Are You Being Served?
Camp Mr. Humphries, Mrs.Slocombe's pussy and the ridiculous goings-on at Grace Bros. have kept audiences laughing since 1973. This tongue-in-cheek farce, by top writers Jeremy Lloyd and David Croft, is one of BBC's best-selling classic comedies, especially in America, where its success is phenomenal.
A large, old-fashioned department store in London, Grace Bros. is still run on strictly hierarchical lines. Each member of staff knows their place -- in theory. In practice, they are all engaged in their own private wars with management and with each other:
On the top floor is young Mr. Grace (Harold Bennett), a frail octogenarian with a dollybird on each arm. Take the lift down and you'll find Mr. Rumbold (Nicholas Smith), manager of the clothing department. In reality he leaves the day-to-day running of his floor to his snooty shop-walker, Captain Peacock (Frank Thornton). Peacock's ambition is a seat in the executive restaurant, but meantime he has to mediate between Menswear and Ladies' Fashions.
In Gentlemen's Ready-To-Wear, Senior Salesman, Mr. Grainger (Arthur Brough), is an obstinate old man prone to falling asleep. He is later replaced by Mr.Tebbs (James Hayter), then by Mr. Goldberg (Alfie Bass), who served in the army with Captain Peacock. Under him is Mr. Humphries, played by John Inman, a very popular character with his camp mannerisms and jaunty readiness to measure an inside leg. Bottom of the pecking order comes randy Mr. Lucas (Trevor Bannister), who is later replaced by Mr. Spooner (Mike Berry).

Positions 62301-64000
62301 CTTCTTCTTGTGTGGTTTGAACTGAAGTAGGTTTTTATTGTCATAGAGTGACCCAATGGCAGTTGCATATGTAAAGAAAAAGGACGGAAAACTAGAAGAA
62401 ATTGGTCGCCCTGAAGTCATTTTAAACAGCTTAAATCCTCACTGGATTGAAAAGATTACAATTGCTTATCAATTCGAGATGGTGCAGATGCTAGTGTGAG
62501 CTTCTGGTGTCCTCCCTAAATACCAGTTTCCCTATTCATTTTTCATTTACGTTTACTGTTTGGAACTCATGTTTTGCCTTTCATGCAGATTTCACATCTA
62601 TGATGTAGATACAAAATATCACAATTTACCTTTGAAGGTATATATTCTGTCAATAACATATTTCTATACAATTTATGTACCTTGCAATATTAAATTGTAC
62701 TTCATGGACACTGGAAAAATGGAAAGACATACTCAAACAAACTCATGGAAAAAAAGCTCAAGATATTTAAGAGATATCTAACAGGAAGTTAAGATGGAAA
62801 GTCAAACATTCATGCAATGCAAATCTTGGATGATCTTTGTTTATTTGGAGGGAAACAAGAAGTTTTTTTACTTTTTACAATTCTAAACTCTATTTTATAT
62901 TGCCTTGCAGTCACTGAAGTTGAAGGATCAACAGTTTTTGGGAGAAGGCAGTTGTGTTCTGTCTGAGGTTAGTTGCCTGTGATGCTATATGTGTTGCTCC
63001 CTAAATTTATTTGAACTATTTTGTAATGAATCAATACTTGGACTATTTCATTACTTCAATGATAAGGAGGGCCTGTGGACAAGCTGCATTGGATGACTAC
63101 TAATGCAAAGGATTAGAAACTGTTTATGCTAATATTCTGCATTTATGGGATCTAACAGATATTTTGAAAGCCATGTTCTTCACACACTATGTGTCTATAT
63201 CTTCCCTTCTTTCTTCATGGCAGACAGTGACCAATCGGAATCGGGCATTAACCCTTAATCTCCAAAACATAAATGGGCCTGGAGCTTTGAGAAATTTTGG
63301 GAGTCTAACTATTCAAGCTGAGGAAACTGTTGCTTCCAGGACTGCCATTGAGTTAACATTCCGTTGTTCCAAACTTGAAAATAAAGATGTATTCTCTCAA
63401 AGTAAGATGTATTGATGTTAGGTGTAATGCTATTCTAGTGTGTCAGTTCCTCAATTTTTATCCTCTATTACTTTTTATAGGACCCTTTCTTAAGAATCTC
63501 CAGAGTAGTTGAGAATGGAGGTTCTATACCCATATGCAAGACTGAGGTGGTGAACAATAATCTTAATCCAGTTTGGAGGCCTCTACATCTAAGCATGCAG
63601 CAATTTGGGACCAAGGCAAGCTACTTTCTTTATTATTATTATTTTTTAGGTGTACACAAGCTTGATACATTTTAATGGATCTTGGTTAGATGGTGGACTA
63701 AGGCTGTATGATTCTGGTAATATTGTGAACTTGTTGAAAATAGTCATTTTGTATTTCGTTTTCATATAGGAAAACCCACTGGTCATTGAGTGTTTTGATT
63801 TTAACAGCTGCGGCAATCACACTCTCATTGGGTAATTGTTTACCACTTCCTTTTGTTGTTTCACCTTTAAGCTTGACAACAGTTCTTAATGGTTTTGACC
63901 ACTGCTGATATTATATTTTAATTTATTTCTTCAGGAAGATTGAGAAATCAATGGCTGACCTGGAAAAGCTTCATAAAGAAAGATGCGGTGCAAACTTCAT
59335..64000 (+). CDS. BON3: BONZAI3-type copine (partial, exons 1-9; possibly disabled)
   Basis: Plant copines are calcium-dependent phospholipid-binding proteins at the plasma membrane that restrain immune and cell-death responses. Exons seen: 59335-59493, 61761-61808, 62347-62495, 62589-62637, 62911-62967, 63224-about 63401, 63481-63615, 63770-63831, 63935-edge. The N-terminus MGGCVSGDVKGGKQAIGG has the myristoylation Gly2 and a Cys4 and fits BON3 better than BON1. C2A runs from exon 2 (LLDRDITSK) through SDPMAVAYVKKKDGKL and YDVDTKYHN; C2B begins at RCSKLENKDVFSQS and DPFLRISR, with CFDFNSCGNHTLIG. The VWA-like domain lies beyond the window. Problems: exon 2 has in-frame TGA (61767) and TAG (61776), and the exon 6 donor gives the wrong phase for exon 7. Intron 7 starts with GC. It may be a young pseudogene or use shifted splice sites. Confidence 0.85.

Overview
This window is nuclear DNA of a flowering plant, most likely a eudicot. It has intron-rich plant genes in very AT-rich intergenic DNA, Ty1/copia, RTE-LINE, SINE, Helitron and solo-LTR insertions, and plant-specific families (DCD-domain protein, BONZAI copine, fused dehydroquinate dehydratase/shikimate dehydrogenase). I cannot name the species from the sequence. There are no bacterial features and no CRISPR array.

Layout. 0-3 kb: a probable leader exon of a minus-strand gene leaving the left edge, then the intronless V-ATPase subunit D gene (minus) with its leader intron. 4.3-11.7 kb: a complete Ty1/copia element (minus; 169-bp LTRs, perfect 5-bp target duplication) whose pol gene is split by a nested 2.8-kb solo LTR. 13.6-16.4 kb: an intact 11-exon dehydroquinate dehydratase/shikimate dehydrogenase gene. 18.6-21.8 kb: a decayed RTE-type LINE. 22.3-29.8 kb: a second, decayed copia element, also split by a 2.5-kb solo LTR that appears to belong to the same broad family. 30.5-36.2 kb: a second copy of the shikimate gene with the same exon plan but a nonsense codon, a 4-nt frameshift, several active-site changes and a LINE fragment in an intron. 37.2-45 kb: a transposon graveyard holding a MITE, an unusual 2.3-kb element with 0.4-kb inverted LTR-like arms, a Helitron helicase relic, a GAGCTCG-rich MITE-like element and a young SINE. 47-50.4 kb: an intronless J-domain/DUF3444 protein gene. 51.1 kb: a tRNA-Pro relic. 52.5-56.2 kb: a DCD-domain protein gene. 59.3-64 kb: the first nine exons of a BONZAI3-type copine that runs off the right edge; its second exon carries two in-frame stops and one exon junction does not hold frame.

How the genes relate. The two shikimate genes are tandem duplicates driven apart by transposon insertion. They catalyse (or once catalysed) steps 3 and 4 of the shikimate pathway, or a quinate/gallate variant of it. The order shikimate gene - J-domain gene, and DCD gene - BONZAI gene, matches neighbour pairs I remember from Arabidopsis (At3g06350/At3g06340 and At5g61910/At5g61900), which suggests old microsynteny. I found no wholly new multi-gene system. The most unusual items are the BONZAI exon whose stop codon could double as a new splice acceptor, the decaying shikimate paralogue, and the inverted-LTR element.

Ladies' Separates and Underwear is staffed by Senior Saleslady, Mrs Slocombe (Mollie Sugden), a rapacious widow with an astonishing range of fluorescent hair colors and malapropisms. Her main topic of conversation is her pussy. Junior Saleslady, Miss Brahms (Wendy Richard), is a sharp-tongued, buxom Cockney.
And finally, down in the basement, (but usually up in the department), is the caretaker, Mr. Harman (Arthur English), who delights in making a nuisance of himself with his trade unionism and ridiculous display models.